Hear Them Roar: The Story of Rep. Susan Brooks and Hoosier Women in Congress

Advertisement

Local News

News > Local News > Hear Them Roar: The Story of Rep. Susan Brooks and Hoosier Women in Congress

Hear Them Roar: The Story of Rep. Susan Brooks and Hoosier Women in Congress

Women have had the right to vote for 100 years. In 1949, Indiana sent its first woman representative to DC.

 

 

 

WASHINGTON, D.C.--Women have been able to vote and hold office in Indiana for 100 years. The 19th Amendment was passed in 1919, and ratified the next near. Since then, Indiana has sent several women to Congress. Republican Susan Brooks said she never felt like being a woman hindered her political career.

The WIBC News Special "Hear Them Roar: 100 Years of Women in Politics" premieres Memorial Day on 93 WIBC.

Her first appointed position in government was as deputy mayor of Indianapolis for Mayor Steve Goldsmith, in 1998.

"Mayor Goldsmith wanted to focus and have a high-level position very focused on reducing crime in the city and the criminal justice issues, and I had been a criminal defense attorney for 13 years," said Brooks. "Mayor Goldsmith always had female leaders at city hall. Similarly when I went to the U.S. Attorney's office, I took the place of Judge Judy Stewart, of Brown County."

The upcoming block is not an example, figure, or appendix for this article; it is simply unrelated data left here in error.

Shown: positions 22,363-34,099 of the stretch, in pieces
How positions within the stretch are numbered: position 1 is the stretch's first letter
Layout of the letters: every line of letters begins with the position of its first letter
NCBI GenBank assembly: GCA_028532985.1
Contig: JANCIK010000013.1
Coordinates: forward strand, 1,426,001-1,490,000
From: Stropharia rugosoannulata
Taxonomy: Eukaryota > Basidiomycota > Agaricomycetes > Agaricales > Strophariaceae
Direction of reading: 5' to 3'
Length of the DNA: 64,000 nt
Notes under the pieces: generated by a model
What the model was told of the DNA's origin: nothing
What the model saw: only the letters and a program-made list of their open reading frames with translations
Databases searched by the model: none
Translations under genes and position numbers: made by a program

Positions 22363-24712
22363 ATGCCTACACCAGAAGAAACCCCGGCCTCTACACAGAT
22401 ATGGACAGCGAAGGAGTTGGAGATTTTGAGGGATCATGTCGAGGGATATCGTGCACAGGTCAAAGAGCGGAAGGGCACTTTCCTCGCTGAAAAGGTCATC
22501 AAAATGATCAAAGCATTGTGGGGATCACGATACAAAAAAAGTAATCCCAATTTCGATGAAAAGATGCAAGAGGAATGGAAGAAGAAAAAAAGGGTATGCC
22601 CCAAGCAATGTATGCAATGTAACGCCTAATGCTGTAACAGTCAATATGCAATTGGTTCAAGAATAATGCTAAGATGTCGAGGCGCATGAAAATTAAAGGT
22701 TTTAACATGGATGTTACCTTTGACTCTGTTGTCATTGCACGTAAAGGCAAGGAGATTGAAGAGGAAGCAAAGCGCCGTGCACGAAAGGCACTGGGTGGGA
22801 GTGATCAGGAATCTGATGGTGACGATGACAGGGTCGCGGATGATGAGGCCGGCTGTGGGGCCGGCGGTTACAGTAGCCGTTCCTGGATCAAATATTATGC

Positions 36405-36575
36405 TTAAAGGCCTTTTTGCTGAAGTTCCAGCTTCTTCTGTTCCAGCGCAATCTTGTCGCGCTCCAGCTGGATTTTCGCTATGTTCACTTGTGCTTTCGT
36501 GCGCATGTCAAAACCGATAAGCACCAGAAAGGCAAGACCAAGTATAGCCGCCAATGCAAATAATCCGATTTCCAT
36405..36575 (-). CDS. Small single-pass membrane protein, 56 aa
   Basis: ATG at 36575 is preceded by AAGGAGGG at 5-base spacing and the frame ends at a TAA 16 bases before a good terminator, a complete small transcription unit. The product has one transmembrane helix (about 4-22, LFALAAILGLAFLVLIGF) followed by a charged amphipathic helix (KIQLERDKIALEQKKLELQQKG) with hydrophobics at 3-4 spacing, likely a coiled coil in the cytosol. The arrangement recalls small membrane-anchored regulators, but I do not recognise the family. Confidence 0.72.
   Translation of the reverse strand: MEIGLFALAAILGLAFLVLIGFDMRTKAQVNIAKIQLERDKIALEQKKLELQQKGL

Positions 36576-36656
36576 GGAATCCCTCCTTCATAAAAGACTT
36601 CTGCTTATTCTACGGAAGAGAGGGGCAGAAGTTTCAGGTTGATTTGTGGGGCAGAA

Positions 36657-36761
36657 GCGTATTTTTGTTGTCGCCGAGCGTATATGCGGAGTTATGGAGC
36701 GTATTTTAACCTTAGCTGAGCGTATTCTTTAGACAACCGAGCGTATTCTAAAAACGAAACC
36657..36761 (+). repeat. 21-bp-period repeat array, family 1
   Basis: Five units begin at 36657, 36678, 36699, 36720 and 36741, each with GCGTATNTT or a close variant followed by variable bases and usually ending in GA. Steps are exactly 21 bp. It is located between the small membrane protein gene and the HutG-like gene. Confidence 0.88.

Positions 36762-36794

Brooks said several other female prosecutors preceded Stewart.

"Indiana actually has a fairly long history of women in the type of roles that I've served in," she said. "I think I'm really fortunate to come from a state that has had a lot of women step up in elected offices."

Brooks, though, has been looking more to the future than into the past, leading recruitment efforts for Republican women to run for U.S. House.

"So, we have more than 100 women now in the U.S. House. I hope that in this next cycle we will have significantly more Republican women and I'm certain that Democrats will continue to have a lot of women in elected office."

Brooks said even though she believes the country is behind where it should be, that we are slowly getting to where we should be with women proportionately representing the country in D.C. She said that she was asked to run for office, and that she hopes others won't have to be.

"I hope that women consider raising their hands themselves and consider putting themselves out there and consider getting on the ballot without being asked," she said. "Just getting people accustomed to having women leaders and women's voices at the table, I think that's critically important. And, I hope that men and women and boys and girls support those efforts."

Brooks said she believes the country will have a female president.

"I do think we will have a women president certainly within the next 10 to 15 years and I think the country is ready for that," she said.

PHOTO: Susan Brooks on Twitter

Local News
WILL COUNTY, Ill. -- The 2,246 medically preserved fetal remains found in the Illinois home of deceased Indiana...
Local News
PORTAGE, Ind. -- Police in northwest Indiana say a man has been arrested after he slept at a Walmart for several...